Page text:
Personal injury law firms in Queensland need to comply with specific legislation that outlines specific regulations for resolving injury claims. Commonly called PIPA, the laws within this Act regulate how personal injury lawyers can market their business and how injury claims are managed.
In this piece, we will explore an overview of the Personal Injury Proceedings Act and how it has helped injured people in Queensland.

 

How is a ‘personal injury’ defined?

Personal injuries can concern physical or psychological harm or damage. These categories are broad, and there are many circumstances where someone can have a personal injury claim. For example, suppose someone has been involved in a bicycle accident and sustained a spinal injury and broken leg – two harmful physical injuries. As a result of the crash, the same person also developed severe stress and anxiety – two equally serious psychological injuries.

 

What is the Personal Injury Proceedings Act 2002 (Qld) – PIPA?

Now, imagine how many accidents and injuries occur in Australia daily! Wouldn’t it be convenient to have an appropriate balance between the benefits and costs of insurance premiums and ensure injured people receive adequate compensation? Luckily, Queensland Parliament beat us to this idea in 2002 by introducing a particular legislative method called the Personal Injury Proceedings Act 2002 (Qld). This legislation is often called “PIPA” and is used to govern the process of personal injury claims and how personal injury lawyers are allowed to describe their legal services. In Queensland, it’s essential to know that PIPA applies to all personal injury claims except in cases governed by separate legislation, such as motor vehicle accidents and workplace injuries. The following Acts regulate these types of accidents:

  • Motor Accident Insurance Act 1994 (Qld)
  • Motor Vehicles Insurance Act 1936 (Qld)
  • Workers Compensation and Rehabilitation Act 2003 (Qld)
  • WorkCover Queensland Act 1996 (Qld)

 

Where did PIPA originate?

The introduction of PIPA aimed to facilitate the ongoing affordability of insurance through appropriate and sustainable awards of damages for personal injury. Before the collapse of HIH insurance and the terrorist attacks in New York on 11 September 2001, there was data that public liability insurance premiums were on the rise. The insurance industry was heavily impacted during these events, and consequently, public liability insurance premiums increased significantly (in some cases, up to 1000%). These massive premium hikes affected the viability of not-for-profit organisations and several small businesses, especially tourism operators. Although many factors contributed to insurance premium increases, Governments across Australia responded with a range of targeted legislation to contain the problem. This legislation included PIPA, which reduced the costs of legal proceedings by outlining a rigid process with which claimants must comply before legal proceedings proceed to Court.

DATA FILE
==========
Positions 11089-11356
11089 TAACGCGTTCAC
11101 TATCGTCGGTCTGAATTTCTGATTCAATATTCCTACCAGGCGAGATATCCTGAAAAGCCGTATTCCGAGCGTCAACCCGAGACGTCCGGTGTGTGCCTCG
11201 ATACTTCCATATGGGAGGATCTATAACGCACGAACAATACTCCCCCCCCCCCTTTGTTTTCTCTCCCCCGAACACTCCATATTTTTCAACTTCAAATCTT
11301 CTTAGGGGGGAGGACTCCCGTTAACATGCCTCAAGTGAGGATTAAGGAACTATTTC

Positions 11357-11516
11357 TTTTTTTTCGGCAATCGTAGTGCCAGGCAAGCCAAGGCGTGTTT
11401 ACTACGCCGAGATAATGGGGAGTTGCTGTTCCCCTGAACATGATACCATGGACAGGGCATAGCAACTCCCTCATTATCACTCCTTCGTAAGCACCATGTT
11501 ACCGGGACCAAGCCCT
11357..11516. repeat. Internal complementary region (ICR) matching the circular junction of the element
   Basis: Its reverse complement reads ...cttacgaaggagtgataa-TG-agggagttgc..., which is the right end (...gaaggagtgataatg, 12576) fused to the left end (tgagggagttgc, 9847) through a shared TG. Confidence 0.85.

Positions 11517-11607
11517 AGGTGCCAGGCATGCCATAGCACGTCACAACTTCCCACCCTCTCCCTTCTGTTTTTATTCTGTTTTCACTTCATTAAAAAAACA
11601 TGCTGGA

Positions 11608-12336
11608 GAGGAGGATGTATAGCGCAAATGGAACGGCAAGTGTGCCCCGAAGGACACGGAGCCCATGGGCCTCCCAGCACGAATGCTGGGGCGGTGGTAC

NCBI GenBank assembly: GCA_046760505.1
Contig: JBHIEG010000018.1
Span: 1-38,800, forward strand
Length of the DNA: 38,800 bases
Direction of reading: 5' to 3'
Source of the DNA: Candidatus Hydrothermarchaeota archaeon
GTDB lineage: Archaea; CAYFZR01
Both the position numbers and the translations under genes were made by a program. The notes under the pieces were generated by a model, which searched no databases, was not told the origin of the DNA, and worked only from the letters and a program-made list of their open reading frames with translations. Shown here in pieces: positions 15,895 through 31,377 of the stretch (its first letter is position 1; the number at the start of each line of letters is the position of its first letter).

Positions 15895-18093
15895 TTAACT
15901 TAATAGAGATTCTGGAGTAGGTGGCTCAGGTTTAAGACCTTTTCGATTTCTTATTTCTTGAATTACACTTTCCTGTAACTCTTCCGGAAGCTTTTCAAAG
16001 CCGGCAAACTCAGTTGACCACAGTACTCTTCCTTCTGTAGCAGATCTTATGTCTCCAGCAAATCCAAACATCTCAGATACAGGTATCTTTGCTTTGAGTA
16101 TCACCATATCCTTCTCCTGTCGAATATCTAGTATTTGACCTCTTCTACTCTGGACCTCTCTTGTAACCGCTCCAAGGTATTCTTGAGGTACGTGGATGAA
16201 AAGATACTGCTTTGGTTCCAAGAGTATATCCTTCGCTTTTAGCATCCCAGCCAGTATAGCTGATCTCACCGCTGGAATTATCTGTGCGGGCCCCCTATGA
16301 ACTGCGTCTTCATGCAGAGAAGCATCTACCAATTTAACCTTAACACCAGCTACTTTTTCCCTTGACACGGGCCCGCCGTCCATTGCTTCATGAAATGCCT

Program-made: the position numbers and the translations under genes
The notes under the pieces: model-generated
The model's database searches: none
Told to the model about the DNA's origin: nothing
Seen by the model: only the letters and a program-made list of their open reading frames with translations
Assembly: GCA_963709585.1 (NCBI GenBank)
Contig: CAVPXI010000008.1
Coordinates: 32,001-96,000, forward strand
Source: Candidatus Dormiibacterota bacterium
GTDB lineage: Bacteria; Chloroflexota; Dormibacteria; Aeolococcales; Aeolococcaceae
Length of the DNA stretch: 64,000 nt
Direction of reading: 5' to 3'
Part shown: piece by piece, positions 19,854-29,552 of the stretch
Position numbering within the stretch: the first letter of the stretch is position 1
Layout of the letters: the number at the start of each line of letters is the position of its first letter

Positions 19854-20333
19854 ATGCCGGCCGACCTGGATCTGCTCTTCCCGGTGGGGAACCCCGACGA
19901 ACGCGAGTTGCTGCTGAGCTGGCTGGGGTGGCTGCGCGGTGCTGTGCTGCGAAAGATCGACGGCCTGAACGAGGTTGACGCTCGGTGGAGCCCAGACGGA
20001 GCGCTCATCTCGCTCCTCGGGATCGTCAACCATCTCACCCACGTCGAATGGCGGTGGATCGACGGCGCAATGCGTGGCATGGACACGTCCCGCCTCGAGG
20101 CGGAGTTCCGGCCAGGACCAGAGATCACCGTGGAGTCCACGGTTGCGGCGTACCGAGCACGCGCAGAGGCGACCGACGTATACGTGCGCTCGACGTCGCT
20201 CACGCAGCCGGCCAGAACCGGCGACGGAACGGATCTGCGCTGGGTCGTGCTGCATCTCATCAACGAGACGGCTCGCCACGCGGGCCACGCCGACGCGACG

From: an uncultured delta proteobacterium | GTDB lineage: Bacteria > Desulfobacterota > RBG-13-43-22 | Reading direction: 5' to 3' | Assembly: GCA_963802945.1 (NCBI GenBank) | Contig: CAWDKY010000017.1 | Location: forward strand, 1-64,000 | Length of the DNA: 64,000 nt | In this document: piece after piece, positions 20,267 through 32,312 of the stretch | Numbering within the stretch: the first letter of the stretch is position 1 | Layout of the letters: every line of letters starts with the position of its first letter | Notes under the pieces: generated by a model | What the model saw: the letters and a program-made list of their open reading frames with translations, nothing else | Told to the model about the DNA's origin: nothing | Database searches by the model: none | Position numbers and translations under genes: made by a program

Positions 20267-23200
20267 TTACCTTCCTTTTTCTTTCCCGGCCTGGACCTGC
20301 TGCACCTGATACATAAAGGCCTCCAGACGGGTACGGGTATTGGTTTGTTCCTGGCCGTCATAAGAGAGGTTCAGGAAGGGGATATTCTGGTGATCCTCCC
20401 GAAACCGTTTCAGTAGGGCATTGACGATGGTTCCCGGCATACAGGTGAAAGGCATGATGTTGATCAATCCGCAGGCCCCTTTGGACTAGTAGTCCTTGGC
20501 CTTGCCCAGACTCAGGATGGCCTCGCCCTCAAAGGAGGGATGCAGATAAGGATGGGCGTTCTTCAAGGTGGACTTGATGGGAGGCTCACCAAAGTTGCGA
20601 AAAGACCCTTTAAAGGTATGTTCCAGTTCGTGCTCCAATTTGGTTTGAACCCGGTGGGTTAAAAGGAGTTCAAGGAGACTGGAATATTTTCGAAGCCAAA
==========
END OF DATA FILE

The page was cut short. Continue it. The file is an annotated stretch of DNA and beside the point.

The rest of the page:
How is PIPA applied in the real world?

While it’s fascinating to understand the history of personal injury law, it’s equally as fascinating to see some instances where the courts have applied PIPA. Under section 27(1)(b) of the Act, a claimant is entitled to ask a defendant for “evidence that is in the respondent’s custody about the circumstances of, or the reasons for, the incident”. In other words, the party accused of causing a personal injury must cooperate with the party seeking compensation by providing information related to the claim.

The courts considered this section of PIPA in a case called Haug v Jupiters Limited. This case involved Ian Haug, the guitarist of the famous Australian rock band Powderfinger. Haug pursued legal action against Jupiters Casino in Brisbane after he was injured in an altercation with security personnel. Haug requested detailed security information from the casino of “the identifying description of all cameras which filmed the incident and where they were located”. The Queensland Court of Appeal decided that this request was “not about the circumstances of, or reasons for, the incident” as required by the disclosure obligations under section 27. Instead, the Court found this information related to “matters of security-relevant to [the casino’s] proper functioning. These days turned out nothing like Haug had planned, and he was ordered to pay the casino’s legal costs.

Haug might have had his happiness creep back if he had known about Splatt Lawyers. Our ‘No Win No Fee’ funding policy means our clients will only be charged legal fees and outlays if their claim is successful – there is no risk to our client’s financial situation. Imagine you have been hurt in a car, workplace, or public place accident. In that case, personal injury accredited specialist lawyers right by your side will help alleviate the emotional and financial pressure of pursuing a personal injury claim.